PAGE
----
• 44. What is the output like? Every file ingested by the RMC system is placed in a user- definable “Channels” and “Playlists” which contain not only the encoded results but also a dynamically updated “catalog” of all the content placed in that “Channel”. These cataloges consist of two files: a HTML and XML file. The HTML file can be used by any web browser on any platform. XML file produced is an RSS 2.0 and iTunes validated content syndication file and can be used with any news feed reader, news aggregator or iTunes (for pod / vodcasting). Media players, such as a Real Player, Windows Media Player or Flash (Shockwave), may need to be installed to play the content stored on the server. http://rmc.irt.drexel.edu/playlists/morrisjm/SALT-Orlando.html http://rmc.irt.drexel.edu/playlists/morrisjm/SALT-Orlando.xml 15-Jul-10 NERCOMP - 2007 44
  • 45. Channels and Playlists Channels are Playlists are aggregations aggregations of content: of content: •Based on a user define •Across Channels (your private “topic” and all public) •Structured as last in-first out •From outside media (lifo) •Can be sorted in any order •Can be public or private •Can be password protected •Are RSS 2.0 and iTunes •Have metadata separate from compatible the Channel metadata. •Are RSS 2.0 and iTunes compatible 15-Jul-10 NERCOMP - 2007 45
  • 46. Accessing Channel Content • When a new Channel name is used, new folders are created to contain the output files. One of these folders contains the HTML and XML access files. • When additional content is added to the same Channel, the HTML and XML files are dynamically updated. Content references are added to these files in a last in / first out manner; i.e. the latest items will be at the top of the list. • You can use the HTML file as you would any web-accessible file. 15-Jul-10 NERCOMP - 2007 46
  • 47. Accessing Channel Content • The XML file can be read by browsers that incorporate news feed readers, such as Firefox (PC / Mac) or Safari (Mac) or by any news feed reader or aggregator. • The XML file is also iTunes compatible, so it can be dragged into the iTunes “Podcast” directory. Applicable content will be automatically downloaded to iTunes for syncing with your favorite MP3/MP4 player or iPod. 15-Jul-10 NERCOMP - 2007 47
  • 48. Publishing Playlists • Playlists have two states: – Published/Unpublished and – Protected/Unprotected. • New Playlists are empty, and unpublished • Publishing (or re-publishing) a Playlist results in an email being sent to the Owner containing the URL links to the Playlist HTML and XML. • Playlist XML links are compatible with RSS 2.0 news readers and iTunes. • Changes made to a playlist are not immediately available until the Playlist is re-published. 15-Jul-10 NERCOMP - 2007 48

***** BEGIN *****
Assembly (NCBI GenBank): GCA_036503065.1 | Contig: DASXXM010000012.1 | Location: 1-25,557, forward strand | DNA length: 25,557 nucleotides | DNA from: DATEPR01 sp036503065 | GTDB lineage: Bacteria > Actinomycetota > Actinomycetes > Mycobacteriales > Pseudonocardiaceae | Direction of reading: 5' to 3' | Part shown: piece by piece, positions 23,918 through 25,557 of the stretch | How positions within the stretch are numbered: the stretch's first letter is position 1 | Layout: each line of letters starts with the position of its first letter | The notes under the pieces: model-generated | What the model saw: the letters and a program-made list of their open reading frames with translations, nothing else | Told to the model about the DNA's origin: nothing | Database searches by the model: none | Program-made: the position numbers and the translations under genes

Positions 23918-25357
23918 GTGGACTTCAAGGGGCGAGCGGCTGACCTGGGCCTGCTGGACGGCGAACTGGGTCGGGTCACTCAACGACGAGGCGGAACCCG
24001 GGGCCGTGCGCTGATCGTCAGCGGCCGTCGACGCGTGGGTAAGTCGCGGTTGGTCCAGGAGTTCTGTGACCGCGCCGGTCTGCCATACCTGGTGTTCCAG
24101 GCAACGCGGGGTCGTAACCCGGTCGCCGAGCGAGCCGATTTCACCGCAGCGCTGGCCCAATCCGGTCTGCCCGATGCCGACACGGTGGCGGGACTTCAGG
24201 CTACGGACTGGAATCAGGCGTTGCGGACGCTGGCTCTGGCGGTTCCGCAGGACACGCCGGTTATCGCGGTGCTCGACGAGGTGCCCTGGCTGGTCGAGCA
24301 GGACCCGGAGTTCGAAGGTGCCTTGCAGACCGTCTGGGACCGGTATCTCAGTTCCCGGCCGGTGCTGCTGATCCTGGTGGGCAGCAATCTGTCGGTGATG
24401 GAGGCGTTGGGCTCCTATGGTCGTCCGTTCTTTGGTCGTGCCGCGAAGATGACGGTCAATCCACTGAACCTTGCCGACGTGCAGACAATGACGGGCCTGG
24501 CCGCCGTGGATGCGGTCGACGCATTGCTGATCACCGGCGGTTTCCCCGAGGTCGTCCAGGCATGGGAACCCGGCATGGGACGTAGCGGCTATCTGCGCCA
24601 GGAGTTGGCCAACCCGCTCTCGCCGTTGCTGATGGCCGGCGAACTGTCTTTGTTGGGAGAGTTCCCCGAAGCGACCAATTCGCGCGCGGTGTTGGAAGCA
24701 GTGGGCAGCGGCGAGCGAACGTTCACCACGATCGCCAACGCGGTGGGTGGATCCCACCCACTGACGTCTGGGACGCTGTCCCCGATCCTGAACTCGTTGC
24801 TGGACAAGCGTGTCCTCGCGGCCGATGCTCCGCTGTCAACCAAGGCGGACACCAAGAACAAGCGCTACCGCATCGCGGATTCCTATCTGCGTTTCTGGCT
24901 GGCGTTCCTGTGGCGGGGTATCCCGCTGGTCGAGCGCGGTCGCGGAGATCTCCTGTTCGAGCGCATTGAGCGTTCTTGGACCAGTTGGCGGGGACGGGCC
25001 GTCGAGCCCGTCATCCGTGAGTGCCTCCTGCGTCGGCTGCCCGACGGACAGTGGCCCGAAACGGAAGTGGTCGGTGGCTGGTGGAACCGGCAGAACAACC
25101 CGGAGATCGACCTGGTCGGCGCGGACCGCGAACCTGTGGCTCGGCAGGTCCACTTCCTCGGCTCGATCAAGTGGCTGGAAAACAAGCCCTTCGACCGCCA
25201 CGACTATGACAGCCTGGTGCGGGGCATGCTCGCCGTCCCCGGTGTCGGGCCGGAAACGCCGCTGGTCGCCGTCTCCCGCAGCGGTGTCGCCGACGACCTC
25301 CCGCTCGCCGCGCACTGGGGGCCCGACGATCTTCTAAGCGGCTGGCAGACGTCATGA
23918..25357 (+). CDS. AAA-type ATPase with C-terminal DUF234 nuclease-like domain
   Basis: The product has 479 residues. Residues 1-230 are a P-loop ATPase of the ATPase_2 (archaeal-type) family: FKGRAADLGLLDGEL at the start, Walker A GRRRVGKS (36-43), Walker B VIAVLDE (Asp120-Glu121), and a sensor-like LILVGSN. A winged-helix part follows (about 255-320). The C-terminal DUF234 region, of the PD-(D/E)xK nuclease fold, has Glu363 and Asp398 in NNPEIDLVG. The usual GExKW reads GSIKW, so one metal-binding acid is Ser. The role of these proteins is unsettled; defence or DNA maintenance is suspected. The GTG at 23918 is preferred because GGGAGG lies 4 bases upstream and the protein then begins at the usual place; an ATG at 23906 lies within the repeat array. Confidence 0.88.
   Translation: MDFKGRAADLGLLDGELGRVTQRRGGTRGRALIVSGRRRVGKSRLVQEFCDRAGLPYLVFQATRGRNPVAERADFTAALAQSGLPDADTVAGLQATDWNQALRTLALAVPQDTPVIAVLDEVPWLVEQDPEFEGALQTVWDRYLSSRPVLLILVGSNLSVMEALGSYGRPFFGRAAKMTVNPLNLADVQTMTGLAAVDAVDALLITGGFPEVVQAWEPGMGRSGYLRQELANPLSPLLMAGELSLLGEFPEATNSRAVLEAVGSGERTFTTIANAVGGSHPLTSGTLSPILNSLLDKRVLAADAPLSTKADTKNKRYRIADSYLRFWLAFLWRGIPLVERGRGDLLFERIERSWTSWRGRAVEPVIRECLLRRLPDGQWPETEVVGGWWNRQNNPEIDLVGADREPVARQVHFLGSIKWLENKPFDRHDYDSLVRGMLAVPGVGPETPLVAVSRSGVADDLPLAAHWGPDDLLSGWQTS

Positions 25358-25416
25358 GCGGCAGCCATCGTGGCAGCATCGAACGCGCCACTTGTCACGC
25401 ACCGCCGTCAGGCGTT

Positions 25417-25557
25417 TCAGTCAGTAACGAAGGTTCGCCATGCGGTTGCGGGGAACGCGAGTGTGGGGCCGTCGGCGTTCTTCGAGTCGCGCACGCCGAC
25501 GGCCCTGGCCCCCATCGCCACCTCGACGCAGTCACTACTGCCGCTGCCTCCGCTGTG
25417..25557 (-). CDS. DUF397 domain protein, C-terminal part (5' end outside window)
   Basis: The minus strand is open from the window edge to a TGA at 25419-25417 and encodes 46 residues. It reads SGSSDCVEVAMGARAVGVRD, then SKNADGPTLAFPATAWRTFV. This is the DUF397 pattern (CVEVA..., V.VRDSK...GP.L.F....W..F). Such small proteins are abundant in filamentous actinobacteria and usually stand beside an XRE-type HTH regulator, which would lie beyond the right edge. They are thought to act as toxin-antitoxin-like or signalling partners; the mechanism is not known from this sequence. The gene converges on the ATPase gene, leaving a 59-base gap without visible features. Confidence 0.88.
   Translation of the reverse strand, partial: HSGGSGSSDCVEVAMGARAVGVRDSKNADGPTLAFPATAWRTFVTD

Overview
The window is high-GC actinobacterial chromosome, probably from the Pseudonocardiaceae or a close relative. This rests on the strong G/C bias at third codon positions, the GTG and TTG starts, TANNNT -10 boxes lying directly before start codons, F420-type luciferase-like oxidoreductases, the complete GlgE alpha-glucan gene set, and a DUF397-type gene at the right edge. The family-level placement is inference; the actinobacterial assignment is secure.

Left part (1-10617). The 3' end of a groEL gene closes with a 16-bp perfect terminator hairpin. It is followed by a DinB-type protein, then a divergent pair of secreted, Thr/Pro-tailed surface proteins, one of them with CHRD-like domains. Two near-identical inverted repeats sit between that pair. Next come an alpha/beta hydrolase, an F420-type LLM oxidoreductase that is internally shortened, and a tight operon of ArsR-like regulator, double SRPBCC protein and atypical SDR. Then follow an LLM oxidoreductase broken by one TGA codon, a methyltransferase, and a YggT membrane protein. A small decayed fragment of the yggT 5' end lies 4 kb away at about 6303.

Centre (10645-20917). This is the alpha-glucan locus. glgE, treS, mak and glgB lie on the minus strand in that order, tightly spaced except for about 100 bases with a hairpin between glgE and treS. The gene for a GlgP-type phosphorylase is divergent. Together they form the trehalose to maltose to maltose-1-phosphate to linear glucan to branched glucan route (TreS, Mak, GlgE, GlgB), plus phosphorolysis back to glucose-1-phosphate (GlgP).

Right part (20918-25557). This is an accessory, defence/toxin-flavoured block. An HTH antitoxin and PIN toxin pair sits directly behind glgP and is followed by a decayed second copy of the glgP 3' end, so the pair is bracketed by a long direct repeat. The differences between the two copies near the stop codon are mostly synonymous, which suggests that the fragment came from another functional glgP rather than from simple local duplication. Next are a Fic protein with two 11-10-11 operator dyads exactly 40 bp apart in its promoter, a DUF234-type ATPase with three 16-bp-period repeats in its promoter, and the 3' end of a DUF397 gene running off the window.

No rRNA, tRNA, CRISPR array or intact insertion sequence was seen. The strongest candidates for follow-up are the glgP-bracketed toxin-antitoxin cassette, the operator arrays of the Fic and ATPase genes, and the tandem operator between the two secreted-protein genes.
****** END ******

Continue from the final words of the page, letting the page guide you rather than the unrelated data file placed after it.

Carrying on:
• 49. Channel URL Access 1 • Access to ingested content is dependent on the name of the Channel used when the file was submitted to the RMC system. • The Channel Base URL is ALWAYS http://broadcast.drexel.edu:8080/httpxml/ 15-Jul-10 NERCOMP - 2007 49
  • 50. Channel URL Access 2 • The Channel name is added to the Base URL first as the name of the sub- directory on the streaming server and then as the HTML or XML file: • For example: if the Channel name was WebCT then the resulting URL would be: http://broadcast.drexel.edu:8080/httpxml/webct/webct.html (or .xml) 15-Jul-10 NERCOMP - 2007 50
  • 51. An Example Catalog Page 15-Jul-10 NERCOMP - 2007 51
  • 52. Playlist URL Access 1 • Since Playlists are aggregations of content across Channels, Playlists are manually created by the content author. • The Playlist Base URL is ALWAYS http://rmc.irt.drexel.edu/playlists/ 15-Jul-10 NERCOMP - 2007 52
  • 53. Playlist URL Access 2 • The author ID is added to the Base URL first followed by the Playlist name as the name of the sub-directory on the streaming server and then as the HTML or XML file: • For example: if the John Morris (morrisjm) is the author and Foreign_Voices is the Playlist name, then the resulting URL would be: http://rmc.irt.drexel.edu/playlists/morrisjm/Foreign_Voices.html http://rmc.irt.drexel.edu/playlists/morrisjm/Foreign_Voices.xml 15-Jul-10 NERCOMP - 2007 53